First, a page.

When a state court "says that a claim is `not preserved for appellate review' and then ruled `in any event' on the merits, such a claim is not preserved." Glenn v. Bartlett, 98 F.3d 721, 724-25 (2d Cir. 1996). When a state court "uses language such as `the defendant's remaining contentions are either unpreserved for appellate review or without merit,' the validity of the claim is preserved and is subject to federal review." Fama v. Comm'r of Corr. Svcs., 235 F.3d 804, 810 (2d Cir. 2000). Where "a state court's ruling does not make clear whether a claim was rejected for procedural or substantive reasons and where the record does not otherwise preclude the possibility that the claim was denied on procedural grounds, AEDPA deference is not given, because we cannot say that the state court's decision was on the merits." Su v. Filion, No. 02-2683, 2003 U.S. App. LEXIS 13949 at *15 n.3 (2d Cir. July 11, 2003) (citing Miranda v. Bennett, 322 F.3d 171, 178 (2d Cir. 2003)). This congeries of holdings leaves it an open question whether there are "situations in which, because of uncertainty as to what the state Page 15 courts have held, no procedural bar exists and yet no AEDPA deference is required." Id.

 VI. Actual Innocence

  "[A] habeas petitioner may also bypass the independent and adequate state ground bar by demonstrating a constitutional violation that resulted in a fundamental miscarriage of justice, i.e., that he is actually innocent of the crime for which he has been convicted." Dunham v. Travis, 313 F.3d 724, 729 (2d Cir. 2002).

  Because habeas corpus "is, at its core, an equitable remedy," Schlup v. Delo, 513 U.S. 298, 319 (1995), the Supreme Court has stated that "in appropriate cases, the principles of comity and finality that inform the concepts of cause and prejudice must yield to the imperative of correcting a fundamentally unjust incarceration," id. at 320-21 (quotations omitted). To ensure that this exception remains rare and will be applied only in the extraordinary case, the Court has "explicitly tied" the miscarriage of justice exception to the petitioner's innocence. Id. at 321. "To be credible, such a claim requires petitioner to support his allegations of constitutional error with new reliable evidence . . . that was not presented at trial. Because such evidence is obviously unavailable in the vast majority of cases, claims of actual innocence are rarely successful." Id. at 324.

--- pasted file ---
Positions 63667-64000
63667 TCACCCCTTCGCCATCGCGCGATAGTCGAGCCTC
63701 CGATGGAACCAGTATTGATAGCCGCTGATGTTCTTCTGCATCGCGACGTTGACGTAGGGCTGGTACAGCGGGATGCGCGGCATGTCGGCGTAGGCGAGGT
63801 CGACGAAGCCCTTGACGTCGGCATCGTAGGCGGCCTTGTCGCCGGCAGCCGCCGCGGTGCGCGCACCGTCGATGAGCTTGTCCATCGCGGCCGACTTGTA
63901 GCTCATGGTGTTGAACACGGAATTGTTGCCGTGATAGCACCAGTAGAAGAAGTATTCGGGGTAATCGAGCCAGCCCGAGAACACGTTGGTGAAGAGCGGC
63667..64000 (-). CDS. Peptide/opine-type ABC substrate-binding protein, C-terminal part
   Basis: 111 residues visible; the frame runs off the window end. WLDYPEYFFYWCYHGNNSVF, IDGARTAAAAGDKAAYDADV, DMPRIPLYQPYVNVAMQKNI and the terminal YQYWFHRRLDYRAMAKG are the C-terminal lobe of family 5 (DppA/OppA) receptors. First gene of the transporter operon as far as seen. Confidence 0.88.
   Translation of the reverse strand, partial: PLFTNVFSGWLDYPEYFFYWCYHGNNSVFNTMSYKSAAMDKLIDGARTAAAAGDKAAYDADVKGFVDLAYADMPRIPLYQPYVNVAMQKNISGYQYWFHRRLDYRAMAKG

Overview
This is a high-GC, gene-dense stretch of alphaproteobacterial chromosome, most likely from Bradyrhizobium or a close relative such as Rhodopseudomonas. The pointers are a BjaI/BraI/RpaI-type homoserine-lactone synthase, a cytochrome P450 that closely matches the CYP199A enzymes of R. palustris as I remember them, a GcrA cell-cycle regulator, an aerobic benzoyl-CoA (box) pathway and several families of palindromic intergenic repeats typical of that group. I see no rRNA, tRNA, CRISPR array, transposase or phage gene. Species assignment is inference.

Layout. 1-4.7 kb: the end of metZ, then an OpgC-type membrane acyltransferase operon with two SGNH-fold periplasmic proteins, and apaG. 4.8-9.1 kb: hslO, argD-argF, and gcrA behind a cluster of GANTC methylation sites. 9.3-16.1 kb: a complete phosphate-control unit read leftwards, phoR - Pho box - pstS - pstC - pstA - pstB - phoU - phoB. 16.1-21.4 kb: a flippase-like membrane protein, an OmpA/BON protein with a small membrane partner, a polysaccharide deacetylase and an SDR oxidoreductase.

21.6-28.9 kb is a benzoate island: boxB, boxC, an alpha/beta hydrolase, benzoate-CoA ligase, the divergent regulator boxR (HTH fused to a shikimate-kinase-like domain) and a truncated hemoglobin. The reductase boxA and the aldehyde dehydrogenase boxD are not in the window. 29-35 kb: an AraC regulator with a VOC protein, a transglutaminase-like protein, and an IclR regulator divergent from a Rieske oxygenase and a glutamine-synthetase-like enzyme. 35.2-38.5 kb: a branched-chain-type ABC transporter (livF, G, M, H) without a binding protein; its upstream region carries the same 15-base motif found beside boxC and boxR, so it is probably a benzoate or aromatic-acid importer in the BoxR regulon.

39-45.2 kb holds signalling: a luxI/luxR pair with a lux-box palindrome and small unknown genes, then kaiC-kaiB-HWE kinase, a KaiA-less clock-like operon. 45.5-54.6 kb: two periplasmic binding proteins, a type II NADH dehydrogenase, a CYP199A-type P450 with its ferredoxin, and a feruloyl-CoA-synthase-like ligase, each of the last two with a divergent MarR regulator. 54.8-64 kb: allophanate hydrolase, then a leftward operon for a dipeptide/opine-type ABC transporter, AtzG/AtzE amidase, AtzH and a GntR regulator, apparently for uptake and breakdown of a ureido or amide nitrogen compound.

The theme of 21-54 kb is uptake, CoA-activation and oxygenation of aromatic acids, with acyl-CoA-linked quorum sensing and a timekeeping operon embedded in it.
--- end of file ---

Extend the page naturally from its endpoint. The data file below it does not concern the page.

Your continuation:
A showing of actual innocence serves merely as a gateway to the airing of the petitioner's defaulted claim and is not itself cognizable in habeas as a free-standing claim. See Herrera v. Collins, 506 U.S. 390, 400 (1993) ("[C]laims of actual innocence based on newly discovered evidence have never been held to state a ground for federal habeas relief absent an independent constitutional violation occurring in the underlying state criminal proceeding."). A habeas court is, in short, concerned `"not [with] the petitioners' innocence or guilt but solely Page 16 [with] the question whether their constitutional rights have been preserved.'" Id. (quoting Moore v. Dempsey, 261 U.S. 86, 87-88 (1923)); cf. Jackson v. Virginia, 443 U.S. 307 (1979) (habeas court may review an independent constitutional claim that the evidence adduced at trial was insufficient to convict a criminal defendant beyond a reasonable doubt); Thompson v. Louisville, 362 U.S. 199 (1960) (reversing conviction of "Shuffling Sam" on direct review from conviction in Louisville's police court where there was no evidence that defendant violated city ordinances).